Citation: International Journal of Conflict Management
      PubDate: 2018-05-09T08:16:28Z
      DOI: 10.1108/IJCMA-09-2017-0094
       
  • Bayesian-based conflict conversion path discovery for waste management
           policy implementation in China
    • Pages: 347 - 375
      Abstract: International Journal of Conflict Management, Volume 29, Issue 3, Page 347-375, June 2018.
      Purpose This study aims to analyze reform path for waste management policy implementation. With reference to the Bayesian theory, this study provides a dynamic policy conversion method through various context settings. Furthermore, this study attempts to present an empirical research paradigm. Design/methodology/approach Matland’s “ambiguity-conflict model” is applied to explain the problems and reform paths of China’s waste management policy implementation. Integrating structure discovery and bibliometrics into qualitative analysis, this study used search data from literature search engine with specific themes to achieve structure learning of Bayesian network with key factors refined in waste management policy. Findings The results show that China’s waste management policy implementation belongs to symbolic implementation with high ambiguity and high conflict. Four basic conversion paths for the waste management policy are proposed, which are classified by length and stability. Then, it is possible to locate the factors, paths and types of policy implementation through involvement analysis with features of each path and each district of policy implementation. Public education holds direct but unstable impact on waste management. Economic incentives hold continuous but gradually diminishing impact. Perceived policy effectiveness plays the crucial role like a central bridge. Resident conditions have a positive impact, which could be enhanced through economic development of China. The impact of subjective norm on waste management is not significant. But subjective norm has the potential breakthrough for solving stagnation of waste classification policy. However, the impacts from each factor may change along with economy growth and technology innovation. Originality/value This study uses the “ambiguity-conflict model” to position China’s waste classification policy and suggests that structure discovery methods help understand feasible reform paths for reform policy. The integration of theoretical analysis and quantitative simulation can achieve a comprehensive analysis of problems and solutions in waste management policy implementation of China. Promotion and education, economic incentives, perceived value, behavior control, subjective norm, perceived policy effectiveness, informal waste recycling system and residential conditions are explored as key factors for waste classification policy implementation as a representative in waste management policy. The role of each key factor and features of each conversion paths are integrated to position reform paths in the ambiguity-conflict model. This work helps to explain the stagnation of waste management policy implementation from the perspective of dynamic structure evolution, and some specific suggestions to get out of stagnation are proposed.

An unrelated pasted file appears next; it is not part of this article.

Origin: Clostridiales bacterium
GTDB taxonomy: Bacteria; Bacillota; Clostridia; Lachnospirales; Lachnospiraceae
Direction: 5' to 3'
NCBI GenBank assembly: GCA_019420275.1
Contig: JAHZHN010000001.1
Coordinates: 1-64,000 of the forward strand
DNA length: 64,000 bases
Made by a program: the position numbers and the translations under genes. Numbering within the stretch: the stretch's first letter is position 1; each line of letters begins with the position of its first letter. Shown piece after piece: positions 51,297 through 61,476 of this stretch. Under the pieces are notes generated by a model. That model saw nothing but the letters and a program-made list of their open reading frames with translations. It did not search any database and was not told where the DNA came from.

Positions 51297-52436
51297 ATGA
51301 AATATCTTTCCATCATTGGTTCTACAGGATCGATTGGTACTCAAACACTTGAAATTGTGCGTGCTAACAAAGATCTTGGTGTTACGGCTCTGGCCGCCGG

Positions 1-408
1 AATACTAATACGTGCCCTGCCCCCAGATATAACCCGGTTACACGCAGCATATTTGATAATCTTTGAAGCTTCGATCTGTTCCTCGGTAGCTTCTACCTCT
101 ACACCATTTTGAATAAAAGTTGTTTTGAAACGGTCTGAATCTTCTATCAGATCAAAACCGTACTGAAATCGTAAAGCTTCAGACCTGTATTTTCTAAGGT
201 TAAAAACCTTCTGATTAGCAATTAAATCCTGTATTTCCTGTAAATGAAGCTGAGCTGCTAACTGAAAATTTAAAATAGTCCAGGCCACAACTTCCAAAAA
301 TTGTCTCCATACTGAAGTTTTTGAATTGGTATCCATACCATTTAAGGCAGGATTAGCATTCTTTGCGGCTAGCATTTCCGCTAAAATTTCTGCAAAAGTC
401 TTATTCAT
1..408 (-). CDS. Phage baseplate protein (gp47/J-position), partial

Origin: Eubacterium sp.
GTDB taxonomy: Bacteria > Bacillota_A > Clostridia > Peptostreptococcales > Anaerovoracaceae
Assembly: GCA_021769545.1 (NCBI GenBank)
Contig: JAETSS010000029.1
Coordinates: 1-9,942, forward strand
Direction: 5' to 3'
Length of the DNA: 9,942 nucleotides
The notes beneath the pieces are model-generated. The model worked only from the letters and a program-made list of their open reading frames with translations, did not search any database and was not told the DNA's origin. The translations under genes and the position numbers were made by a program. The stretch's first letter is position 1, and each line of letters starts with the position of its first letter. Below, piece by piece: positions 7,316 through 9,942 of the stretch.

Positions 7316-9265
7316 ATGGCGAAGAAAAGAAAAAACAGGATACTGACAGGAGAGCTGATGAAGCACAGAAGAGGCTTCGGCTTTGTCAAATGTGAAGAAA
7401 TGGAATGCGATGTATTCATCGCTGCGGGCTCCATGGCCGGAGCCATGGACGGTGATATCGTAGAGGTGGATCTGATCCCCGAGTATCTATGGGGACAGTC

Citation: International Journal of Conflict Management
      PubDate: 2018-05-09T08:21:08Z
      DOI: 10.1108/IJCMA-09-2017-0109
       
  • Conflict perception: a new scale with evidence from Israel and Palestine
    • Pages: 376 - 397
      Abstract: International Journal of Conflict Management, Volume 29, Issue 3, Page 376-397, June 2018.